A Food Shift Ecology

Viktor Zaunders
Food Shift
Published in
9 min readJul 2, 2019


A collective has been seeded and inoculated by mind-mycelium. It is called Food Shift.

What on earth might that mean?

This is a story that I hope can give you a feeling of what Food Shift is. This is an invitation to a landscape.

the Push

For a number of years, more and more people have been paying closer attention to the ecosystems of this planet. We are also shifting more of our focus towards the process through which humanity is feeding itself and how that relates to ecosystem health.

Statements are coming out that are constructing the view that this earth we all share is rapidly loosing vitality. Examples of these statements include that there is only 60 harvests left before the topsoil is gone, insect populations are decimated by 75% and over a million species are heading towards extinction right now.

Desertification mapping from the USDA (image source)

Large parts of the planet are becoming desert and even more humid regions are loosing their biodiversity as the collapse of insects report from Germany (cited above) shows.

Much of this is connected to our care (or lack of care) in our relationship with the land we cultivate to grow the crops that feed humans. Whether consciously or not, we are degrading the biosphere we live on. Current models of food production, as well as other practices such as clear-cutting forests, are leading to the undermining of vitality on earth.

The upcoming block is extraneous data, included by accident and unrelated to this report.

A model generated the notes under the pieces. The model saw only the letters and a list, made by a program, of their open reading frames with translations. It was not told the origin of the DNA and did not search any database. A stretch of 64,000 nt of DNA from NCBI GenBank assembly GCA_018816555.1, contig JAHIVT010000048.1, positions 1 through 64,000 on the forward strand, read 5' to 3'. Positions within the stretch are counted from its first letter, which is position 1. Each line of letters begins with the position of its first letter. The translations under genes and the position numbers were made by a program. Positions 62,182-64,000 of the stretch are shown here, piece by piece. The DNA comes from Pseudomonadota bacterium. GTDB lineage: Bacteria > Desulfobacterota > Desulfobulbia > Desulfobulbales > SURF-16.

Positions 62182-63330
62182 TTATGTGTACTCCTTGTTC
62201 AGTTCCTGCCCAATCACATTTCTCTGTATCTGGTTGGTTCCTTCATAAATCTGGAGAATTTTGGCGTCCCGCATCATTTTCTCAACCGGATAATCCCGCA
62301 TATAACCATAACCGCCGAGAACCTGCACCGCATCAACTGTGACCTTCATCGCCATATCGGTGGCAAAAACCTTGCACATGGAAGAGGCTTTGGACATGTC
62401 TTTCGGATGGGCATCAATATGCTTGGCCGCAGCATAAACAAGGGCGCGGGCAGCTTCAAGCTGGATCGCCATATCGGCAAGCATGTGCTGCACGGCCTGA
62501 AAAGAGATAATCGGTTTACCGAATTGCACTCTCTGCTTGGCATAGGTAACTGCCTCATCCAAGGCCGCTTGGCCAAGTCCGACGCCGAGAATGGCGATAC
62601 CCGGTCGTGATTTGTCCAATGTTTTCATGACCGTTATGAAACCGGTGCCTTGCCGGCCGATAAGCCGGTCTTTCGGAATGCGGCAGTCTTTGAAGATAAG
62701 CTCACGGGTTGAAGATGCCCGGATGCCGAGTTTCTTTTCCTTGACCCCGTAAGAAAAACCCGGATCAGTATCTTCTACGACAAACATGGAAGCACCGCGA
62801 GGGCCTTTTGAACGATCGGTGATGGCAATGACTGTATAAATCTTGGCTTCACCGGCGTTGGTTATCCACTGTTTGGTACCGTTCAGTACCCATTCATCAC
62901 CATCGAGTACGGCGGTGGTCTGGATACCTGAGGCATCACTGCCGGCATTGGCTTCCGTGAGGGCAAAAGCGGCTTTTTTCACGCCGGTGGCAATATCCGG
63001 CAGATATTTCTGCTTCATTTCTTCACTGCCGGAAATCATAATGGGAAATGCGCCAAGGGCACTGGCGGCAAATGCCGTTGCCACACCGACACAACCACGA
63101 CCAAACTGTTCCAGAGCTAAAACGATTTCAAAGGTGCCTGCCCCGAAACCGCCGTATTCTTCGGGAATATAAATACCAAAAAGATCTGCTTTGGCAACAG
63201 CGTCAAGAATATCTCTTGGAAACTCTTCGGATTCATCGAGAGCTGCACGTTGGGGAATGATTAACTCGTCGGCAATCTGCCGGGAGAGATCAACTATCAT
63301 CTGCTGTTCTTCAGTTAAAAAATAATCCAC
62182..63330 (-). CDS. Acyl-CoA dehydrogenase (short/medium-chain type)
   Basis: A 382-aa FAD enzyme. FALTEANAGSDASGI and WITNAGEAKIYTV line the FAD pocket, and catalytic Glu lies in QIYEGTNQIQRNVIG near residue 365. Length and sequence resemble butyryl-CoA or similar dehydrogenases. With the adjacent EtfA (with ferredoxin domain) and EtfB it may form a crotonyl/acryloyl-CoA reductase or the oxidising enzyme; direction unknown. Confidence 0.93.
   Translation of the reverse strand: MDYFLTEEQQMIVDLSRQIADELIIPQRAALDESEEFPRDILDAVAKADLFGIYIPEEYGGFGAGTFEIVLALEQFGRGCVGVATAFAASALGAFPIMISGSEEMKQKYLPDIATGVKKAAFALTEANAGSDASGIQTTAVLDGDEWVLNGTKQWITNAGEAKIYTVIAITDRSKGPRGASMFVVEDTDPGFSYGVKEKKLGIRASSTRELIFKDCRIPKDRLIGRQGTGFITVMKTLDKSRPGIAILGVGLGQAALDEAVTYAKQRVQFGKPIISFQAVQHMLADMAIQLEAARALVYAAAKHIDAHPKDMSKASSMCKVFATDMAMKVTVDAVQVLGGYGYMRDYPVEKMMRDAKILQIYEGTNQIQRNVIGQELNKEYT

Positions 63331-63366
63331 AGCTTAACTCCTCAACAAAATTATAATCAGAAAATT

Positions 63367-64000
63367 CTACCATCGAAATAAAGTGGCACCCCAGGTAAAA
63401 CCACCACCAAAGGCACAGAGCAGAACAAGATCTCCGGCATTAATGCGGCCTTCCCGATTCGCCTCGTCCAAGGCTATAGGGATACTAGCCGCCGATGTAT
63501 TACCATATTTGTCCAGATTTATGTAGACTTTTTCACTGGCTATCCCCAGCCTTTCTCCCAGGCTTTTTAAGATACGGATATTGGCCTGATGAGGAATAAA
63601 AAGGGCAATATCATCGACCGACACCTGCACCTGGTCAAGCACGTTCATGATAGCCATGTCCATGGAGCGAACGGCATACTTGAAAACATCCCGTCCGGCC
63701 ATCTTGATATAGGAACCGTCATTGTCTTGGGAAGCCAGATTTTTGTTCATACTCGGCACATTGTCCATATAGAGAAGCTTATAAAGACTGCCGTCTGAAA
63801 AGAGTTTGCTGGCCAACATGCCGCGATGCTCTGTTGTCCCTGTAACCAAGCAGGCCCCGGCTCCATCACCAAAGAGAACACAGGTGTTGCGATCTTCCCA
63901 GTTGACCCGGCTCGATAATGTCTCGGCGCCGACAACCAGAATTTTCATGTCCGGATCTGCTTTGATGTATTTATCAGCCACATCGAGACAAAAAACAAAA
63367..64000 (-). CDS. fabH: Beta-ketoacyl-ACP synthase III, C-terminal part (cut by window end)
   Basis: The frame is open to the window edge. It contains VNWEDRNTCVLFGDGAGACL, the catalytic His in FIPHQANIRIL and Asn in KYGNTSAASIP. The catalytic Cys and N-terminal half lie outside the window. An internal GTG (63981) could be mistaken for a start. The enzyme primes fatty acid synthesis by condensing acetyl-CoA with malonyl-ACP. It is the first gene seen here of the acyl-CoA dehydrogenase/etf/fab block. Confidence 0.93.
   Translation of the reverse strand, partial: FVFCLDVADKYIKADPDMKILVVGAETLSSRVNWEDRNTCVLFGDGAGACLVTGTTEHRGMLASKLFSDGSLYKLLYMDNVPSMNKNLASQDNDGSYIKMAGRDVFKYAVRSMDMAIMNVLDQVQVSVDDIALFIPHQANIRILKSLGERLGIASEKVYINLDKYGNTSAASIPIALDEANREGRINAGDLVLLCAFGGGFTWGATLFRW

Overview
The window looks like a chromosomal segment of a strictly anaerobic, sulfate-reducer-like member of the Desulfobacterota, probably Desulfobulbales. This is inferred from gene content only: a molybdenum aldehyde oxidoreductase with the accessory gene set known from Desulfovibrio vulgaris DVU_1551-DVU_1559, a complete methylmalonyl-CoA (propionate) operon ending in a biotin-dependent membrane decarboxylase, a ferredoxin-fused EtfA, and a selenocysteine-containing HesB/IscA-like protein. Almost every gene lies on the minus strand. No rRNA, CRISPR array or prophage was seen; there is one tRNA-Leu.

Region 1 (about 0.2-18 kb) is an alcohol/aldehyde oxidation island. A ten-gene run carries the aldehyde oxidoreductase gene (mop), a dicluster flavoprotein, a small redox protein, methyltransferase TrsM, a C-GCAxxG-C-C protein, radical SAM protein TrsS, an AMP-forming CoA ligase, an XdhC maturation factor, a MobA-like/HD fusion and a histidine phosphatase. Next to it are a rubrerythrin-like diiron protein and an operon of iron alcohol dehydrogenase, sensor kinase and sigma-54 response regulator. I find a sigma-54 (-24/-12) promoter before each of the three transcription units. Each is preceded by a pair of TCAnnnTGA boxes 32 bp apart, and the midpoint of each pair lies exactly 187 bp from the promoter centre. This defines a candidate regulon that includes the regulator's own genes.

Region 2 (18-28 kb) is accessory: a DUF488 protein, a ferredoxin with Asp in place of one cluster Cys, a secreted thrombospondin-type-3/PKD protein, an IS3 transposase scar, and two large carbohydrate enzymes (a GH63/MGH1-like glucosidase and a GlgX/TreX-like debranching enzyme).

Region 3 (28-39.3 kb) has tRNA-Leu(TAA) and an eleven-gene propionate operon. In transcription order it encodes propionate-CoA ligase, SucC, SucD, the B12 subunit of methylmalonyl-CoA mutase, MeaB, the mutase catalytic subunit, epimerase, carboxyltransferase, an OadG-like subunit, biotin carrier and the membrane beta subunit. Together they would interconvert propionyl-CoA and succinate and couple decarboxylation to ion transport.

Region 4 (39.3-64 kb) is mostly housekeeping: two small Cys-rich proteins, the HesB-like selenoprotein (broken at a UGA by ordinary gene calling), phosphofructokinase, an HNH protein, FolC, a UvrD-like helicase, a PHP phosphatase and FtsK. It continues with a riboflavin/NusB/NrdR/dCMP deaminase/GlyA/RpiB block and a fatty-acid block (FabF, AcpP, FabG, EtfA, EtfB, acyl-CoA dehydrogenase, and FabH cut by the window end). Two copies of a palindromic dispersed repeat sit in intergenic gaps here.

Food is also now mostly produced in a way that has removed it from context. Commodification is a pattern that removes “the product” from place and relationship. As distance grows between where food is grown to where it is consumed by humans, we become less able to see and respond to the feedback that our eating habits have in relation to our ecosystems.

As with most other systems of human organisation, our food systems have for some time been evolving under reductionistic control principles that are missing many of the aspects of living systems.

The large-scale fully mechanized factory production model of human sustenance is in many cases holding back possibilities of thriving local ecologies (including thriving humans!). So we need new ways of organising as humans at the same time as we develop new ways of relating to the water, soil, bacteria, fungi and other creatures.

The dominant pattern that we have been organising with for some time, scaled up “pyramids” or the “command and control” approach, is not allowing us to show up as fully human and is not allowing us to act in accordance to the needs of this planet at this time.

the Pull

While realizations of our detrimental impacts on the biosphere are propelling us forward in a new direction, we are also being pulled by emerging new and old understandings.

I, for one, have been raised with a view of the world as mechanical. It has been the dominant story in our society and scientific thinking for centuries. We are now passing through the limits of that understanding as we are invited to re-examine our world view in light of new findings of just how complex and interrelated life is.

So first off, let us really get that we are living systems!